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Early Life Exposure to Perfluoroalkyl Substances (PFAS) and ADHD: A Meta-Analysis of Nine European Population-Based Studies

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  • Joan Forns, Department of Environmental Exposure and Epidemiology, Norwegian Institute of Public Health, Oslo, Norway.
  • ,
  • Marc-Andre Verner, Université de Montréal Public Health Research Institute (IRSPUM), Université de Montréal, Montreal, Canada.
  • ,
  • Nina Iszatt, Department of Environmental Exposure and Epidemiology, Norwegian Institute of Public Health, Oslo, Norway.
  • ,
  • Nikola Nowack, Department of Developmental Psychology, Ruhr-University Bochum, Bochum, Germany.
  • ,
  • Cathrine Carlsen Bach
  • Martine Vrijheid, CIBER Epidemiología y Salud Pública (CIBERESP), Spain.
  • ,
  • Olga Costa, Epidemiology and Environmental Health Joint Research Unit, Foundation for the Promotion of Health and Biomedical Research of Valencia Region (FISABIO)-Universitat Jaume I-Universitat de València, Valencia, Spain.
  • ,
  • Ainara Andiarena, Faculty of Psychology, University of the Basque Country (UPV/EHU), San Sebastian, Basque Country, Spain.
  • ,
  • Eva Sovcikova, Department of Environmental Medicine, Faculty of Public Health, Slovak Medical University, Bratislava, Slovak Republic.
  • ,
  • Birgit Bjerre Høyer
  • ,
  • Jürgen Wittsiepe, Department of Hygiene, Social and Environmental Medicine, Ruhr University Bochum, Bochum, Germany.
  • ,
  • Maria-Jose Lopez-Espinosa, Department of Nursing and Chiropody, Universitat de València, Valencia, Spain.
  • ,
  • Jesus Ibarluzea, Faculty of Psychology, University of the Basque Country (UPV/EHU), San Sebastian, Basque Country, Spain.
  • ,
  • Irva Hertz-Picciotto, UC Davis Medical Investigations of Neurodevelopmental Disorders Institute, UC Davis, Davis, California, USA.
  • ,
  • Gunnar Toft
  • Hein Stigum, Department of Environmental Exposure and Epidemiology, Norwegian Institute of Public Health, Oslo, Norway.
  • ,
  • Mònica Guxens, ISGlobal, Barcelona, Spain; Pompeu Fabra University, Barcelona, Spain; Spanish Consortium for Research on Epidemiology and Public Health (CIBERESP), Instituto de Salud Carlos III, Madrid, Spain; Department of Child and Adolescent Psychiatry/Psychology, Erasmus University Medical Centre-Sophia Children's Hospital, Rotterdam, The Netherlands. Electronic address: monica.guxens@isglobal.org.
  • ,
  • Zeyan Liew
  • Merete Eggesbø, Department of Environmental Exposure and Epidemiology, Norwegian Institute of Public Health, Oslo, Norway.

INTRODUCTION: To date, the evidence for an association between perfluoroalkyl substances (PFAS) exposure and attention deficit and hyperactivity disorder (ADHD) is inconclusive.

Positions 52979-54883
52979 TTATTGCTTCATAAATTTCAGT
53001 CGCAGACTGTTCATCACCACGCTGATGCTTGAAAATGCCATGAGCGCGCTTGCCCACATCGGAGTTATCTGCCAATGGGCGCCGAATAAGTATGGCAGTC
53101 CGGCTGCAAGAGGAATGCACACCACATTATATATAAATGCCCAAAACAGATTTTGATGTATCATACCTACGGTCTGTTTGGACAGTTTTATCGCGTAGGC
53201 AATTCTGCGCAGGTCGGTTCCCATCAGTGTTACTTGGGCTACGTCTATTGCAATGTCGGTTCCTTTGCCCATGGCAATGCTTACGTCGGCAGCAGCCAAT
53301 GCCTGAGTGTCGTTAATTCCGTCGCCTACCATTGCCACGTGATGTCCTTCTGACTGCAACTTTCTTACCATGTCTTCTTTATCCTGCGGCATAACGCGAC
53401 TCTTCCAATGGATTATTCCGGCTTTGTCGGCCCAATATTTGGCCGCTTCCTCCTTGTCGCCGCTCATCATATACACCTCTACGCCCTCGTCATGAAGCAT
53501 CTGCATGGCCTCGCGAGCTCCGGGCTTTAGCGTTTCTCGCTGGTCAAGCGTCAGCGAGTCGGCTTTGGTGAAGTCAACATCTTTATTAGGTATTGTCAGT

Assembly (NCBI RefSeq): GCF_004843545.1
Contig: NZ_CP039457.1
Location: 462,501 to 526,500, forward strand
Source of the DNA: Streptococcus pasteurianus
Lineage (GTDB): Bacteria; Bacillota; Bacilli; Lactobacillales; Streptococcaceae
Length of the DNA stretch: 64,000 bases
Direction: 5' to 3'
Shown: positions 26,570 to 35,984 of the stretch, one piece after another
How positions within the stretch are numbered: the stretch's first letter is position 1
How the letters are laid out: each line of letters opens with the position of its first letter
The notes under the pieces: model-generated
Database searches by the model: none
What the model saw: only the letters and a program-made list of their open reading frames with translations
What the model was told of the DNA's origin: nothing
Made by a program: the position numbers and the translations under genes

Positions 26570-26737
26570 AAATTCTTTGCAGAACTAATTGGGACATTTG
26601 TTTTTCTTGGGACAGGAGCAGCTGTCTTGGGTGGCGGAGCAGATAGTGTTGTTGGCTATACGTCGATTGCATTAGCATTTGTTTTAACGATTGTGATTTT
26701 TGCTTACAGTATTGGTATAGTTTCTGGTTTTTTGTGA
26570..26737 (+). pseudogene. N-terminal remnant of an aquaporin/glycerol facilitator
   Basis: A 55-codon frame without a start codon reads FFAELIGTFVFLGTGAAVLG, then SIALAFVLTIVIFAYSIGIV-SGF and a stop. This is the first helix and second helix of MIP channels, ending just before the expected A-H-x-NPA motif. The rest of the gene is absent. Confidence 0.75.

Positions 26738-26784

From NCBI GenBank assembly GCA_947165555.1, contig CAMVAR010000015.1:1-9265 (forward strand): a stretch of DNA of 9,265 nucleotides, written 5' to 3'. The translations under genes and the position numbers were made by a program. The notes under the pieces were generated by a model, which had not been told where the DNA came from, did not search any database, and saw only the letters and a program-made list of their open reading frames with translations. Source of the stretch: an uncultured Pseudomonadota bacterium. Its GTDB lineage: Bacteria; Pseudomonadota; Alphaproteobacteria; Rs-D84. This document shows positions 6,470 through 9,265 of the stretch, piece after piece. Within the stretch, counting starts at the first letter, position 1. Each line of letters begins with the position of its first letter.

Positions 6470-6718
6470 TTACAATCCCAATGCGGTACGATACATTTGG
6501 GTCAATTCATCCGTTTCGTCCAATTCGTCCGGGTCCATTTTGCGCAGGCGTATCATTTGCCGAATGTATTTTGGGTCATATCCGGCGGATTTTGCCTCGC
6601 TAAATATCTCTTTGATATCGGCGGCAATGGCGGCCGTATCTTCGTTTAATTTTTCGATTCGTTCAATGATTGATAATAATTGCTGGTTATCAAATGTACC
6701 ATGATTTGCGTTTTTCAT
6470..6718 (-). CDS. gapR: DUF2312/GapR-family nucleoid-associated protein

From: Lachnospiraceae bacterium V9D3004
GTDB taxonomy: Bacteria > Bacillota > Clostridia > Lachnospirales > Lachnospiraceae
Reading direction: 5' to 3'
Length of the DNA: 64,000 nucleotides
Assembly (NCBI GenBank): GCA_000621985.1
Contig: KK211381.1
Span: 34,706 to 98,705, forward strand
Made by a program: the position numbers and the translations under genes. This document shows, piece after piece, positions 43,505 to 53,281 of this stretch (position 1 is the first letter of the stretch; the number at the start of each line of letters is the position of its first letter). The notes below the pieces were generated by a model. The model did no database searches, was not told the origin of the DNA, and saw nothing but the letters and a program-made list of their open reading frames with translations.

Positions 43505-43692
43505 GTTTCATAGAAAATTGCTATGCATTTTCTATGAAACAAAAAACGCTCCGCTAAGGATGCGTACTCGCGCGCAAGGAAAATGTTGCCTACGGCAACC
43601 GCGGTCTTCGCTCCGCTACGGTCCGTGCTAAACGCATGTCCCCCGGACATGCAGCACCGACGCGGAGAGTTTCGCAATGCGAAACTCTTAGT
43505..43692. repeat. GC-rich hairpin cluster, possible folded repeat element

OBJECTIVE: We investigated the association between early life exposure to perfluorooctane sulfonate (PFOS) and perfluorooctanoic acid (PFOA), and ADHD in a collaborative study including nine European population-based studies, encompassing 4,826 mother-child pairs.

METHODS: Concentrations of PFOS and PFOA were measured in maternal serum/plasma during pregnancy, or in breast milk, with different timing of sample collection in each cohort. We used a validated pharmacokinetic model of pregnancy and lactation to estimate concentrations of PFOS and PFOA in children at birth and at 3, 6, 12, and 24 months of age. We classified ADHD using recommended cutoff points for each instrument used to derive symptoms scores. We used multiple imputation for missing covariates, logistic regression to model the association between PFAS exposure and ADHD in each study, and combined all adjusted study-specific effect estimates using random-effects meta-analysis.

RESULTS: A total of 399 children were classified as having ADHD, with a prevalence ranging from 2.3% to 7.3% in the studies. Early life exposure to PFOS or PFOA was not associated with ADHD during childhood [odds ratios (ORs) ranging from 0.96 (95% CI: 0.87, 1.06) to 1.02 (95% CI: 0.93, 1.11)]. Results from stratified models suggest potential differential effects of PFAS related to child sex and maternal education.

CONCLUSION: We did not identify an increased prevalence of ADHD in association with early life exposure to PFOS and PFOA. However, stratified analyses suggest that there may be an increased prevalence of ADHD in association with PFAS exposure in girls, in children from nulliparous women, and in children from low-educated mothers, all of which warrant further exploration. https://doi.org/10.1289/EHP5444.

OriginalsprogEngelsk
Artikelnummer57002
TidsskriftEnvironmental Health Perspectives
Vol/bind128
Nummer5
Antal sider10
ISSN0091-6765
DOI
StatusUdgivet - maj 2020

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